Dan Hill provides an excellent summary of The Black Swan and includes a few excepts specifically useful to designers and urban planners.

This is a book that I almost didn’t read. Like The Long Tail or Here Comes Everybody, for instance. Both books I own but don’t feel the need to read, feeling that I’ve already having experienced much of what lies inside. This betrays my own arrogance I suppose, and I’ve no doubt I’ve missed a few profound insights this way. But given the choice I prefer to read about things I don’t know, books that don’t promise to back up my existing ideas. Then there are those like Gladwell’s Blink or The Tipping Point, books whose title more or less says it all. A quick rifle through the pages of these books in an airport bookshop – in that peculiar pre-flight mode of having no time and time on your hands – is enough to get the gist, and speculate as to their point.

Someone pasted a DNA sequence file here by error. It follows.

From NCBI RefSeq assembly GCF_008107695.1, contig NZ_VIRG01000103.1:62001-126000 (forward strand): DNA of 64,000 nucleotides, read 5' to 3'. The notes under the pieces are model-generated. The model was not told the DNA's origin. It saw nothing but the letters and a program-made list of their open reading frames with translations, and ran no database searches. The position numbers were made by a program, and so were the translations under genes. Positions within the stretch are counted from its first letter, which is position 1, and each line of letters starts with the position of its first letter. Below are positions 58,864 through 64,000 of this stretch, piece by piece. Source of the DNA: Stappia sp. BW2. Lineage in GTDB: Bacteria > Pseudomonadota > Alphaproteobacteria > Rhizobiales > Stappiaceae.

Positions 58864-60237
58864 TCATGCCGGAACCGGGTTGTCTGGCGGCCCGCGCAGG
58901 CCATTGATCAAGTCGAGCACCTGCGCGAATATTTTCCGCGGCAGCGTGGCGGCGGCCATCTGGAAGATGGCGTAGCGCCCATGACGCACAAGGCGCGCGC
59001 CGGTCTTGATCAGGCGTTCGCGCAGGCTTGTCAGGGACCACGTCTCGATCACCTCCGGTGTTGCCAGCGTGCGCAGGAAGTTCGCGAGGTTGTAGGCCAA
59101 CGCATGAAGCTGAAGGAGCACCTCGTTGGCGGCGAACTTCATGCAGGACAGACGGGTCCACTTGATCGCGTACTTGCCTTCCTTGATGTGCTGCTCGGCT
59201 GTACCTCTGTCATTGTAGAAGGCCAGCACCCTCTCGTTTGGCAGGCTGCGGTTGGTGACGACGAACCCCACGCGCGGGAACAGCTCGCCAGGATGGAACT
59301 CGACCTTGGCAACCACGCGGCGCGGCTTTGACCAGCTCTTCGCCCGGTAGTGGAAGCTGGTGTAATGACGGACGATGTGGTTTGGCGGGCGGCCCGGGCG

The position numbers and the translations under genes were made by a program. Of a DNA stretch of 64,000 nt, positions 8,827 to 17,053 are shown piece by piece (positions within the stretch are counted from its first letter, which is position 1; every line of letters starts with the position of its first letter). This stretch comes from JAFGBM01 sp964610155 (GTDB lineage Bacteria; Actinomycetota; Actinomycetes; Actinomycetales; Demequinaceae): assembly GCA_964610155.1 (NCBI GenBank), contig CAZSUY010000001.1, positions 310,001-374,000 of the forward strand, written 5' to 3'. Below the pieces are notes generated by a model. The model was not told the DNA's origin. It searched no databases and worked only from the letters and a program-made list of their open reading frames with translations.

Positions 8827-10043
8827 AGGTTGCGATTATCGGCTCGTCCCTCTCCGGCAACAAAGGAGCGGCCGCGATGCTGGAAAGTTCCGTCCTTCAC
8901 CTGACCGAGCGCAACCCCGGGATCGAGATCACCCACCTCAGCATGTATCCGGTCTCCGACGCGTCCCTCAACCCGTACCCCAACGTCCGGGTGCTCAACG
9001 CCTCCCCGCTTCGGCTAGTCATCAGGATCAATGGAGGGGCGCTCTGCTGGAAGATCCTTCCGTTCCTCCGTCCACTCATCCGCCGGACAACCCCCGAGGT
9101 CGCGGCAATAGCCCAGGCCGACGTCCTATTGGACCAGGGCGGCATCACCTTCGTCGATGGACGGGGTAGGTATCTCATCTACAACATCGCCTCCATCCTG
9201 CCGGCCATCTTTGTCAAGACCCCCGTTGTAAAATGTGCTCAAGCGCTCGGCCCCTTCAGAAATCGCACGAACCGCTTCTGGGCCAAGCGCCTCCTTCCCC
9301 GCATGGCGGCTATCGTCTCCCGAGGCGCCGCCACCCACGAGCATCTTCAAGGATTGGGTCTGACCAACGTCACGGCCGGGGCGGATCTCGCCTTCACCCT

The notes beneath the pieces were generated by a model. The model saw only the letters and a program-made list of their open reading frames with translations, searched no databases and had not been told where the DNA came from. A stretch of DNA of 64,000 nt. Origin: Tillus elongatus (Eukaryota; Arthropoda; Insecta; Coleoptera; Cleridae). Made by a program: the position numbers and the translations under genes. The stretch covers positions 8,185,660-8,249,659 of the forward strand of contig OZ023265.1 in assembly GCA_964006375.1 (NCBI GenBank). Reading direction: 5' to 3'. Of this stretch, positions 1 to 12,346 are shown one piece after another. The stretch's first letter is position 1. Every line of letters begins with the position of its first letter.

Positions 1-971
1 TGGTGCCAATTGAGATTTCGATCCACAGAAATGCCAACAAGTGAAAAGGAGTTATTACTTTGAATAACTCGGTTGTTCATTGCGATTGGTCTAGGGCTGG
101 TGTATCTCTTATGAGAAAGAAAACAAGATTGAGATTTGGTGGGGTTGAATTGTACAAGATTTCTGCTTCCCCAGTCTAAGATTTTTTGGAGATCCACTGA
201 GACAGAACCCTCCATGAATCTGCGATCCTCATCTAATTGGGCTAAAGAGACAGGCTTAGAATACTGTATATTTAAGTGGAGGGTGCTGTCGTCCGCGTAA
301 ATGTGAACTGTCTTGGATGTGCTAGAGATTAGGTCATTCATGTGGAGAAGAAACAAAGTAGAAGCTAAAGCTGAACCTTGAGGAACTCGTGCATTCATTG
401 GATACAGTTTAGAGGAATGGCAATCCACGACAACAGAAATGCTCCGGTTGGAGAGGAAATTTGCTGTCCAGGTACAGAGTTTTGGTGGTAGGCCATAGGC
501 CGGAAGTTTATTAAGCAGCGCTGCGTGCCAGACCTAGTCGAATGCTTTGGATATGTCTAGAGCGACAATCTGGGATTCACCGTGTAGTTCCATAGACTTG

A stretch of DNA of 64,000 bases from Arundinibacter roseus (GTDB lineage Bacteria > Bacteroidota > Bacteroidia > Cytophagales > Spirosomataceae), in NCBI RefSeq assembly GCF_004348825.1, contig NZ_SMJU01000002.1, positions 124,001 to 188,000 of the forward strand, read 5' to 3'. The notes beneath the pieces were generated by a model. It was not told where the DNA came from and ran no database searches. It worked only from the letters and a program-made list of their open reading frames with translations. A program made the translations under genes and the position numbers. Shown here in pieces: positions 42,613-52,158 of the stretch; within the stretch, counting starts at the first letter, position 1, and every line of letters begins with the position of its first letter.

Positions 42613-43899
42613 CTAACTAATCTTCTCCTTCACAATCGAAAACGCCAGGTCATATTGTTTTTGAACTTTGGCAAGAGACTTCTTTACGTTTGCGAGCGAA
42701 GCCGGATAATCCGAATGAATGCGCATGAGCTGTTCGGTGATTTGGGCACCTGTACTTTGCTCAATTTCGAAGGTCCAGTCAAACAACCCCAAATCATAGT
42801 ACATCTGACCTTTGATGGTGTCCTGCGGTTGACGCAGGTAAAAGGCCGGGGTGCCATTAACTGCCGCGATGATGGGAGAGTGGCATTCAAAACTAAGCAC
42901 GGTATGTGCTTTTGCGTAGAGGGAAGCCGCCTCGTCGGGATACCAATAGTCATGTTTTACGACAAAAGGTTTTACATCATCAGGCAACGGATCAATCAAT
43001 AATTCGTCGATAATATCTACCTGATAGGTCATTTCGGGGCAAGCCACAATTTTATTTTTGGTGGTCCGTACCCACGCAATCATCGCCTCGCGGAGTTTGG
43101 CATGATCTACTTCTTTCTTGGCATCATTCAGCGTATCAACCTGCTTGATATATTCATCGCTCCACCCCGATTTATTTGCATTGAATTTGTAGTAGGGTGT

The Black Swan almost fell into this category, but a recommendation by Paul Schütze and a few others meant that I did pick it up – at Melbourne Airport, ironically – and consumed it voraciously.

It’s not so much a popular science book as a popular statistics book, not a genre I would’ve thought probable to emerge, and thus something of a black swan in itself.

Full Story: City of Sound.

Another good overview can be found by reading The Telegraph’s interview with Taleb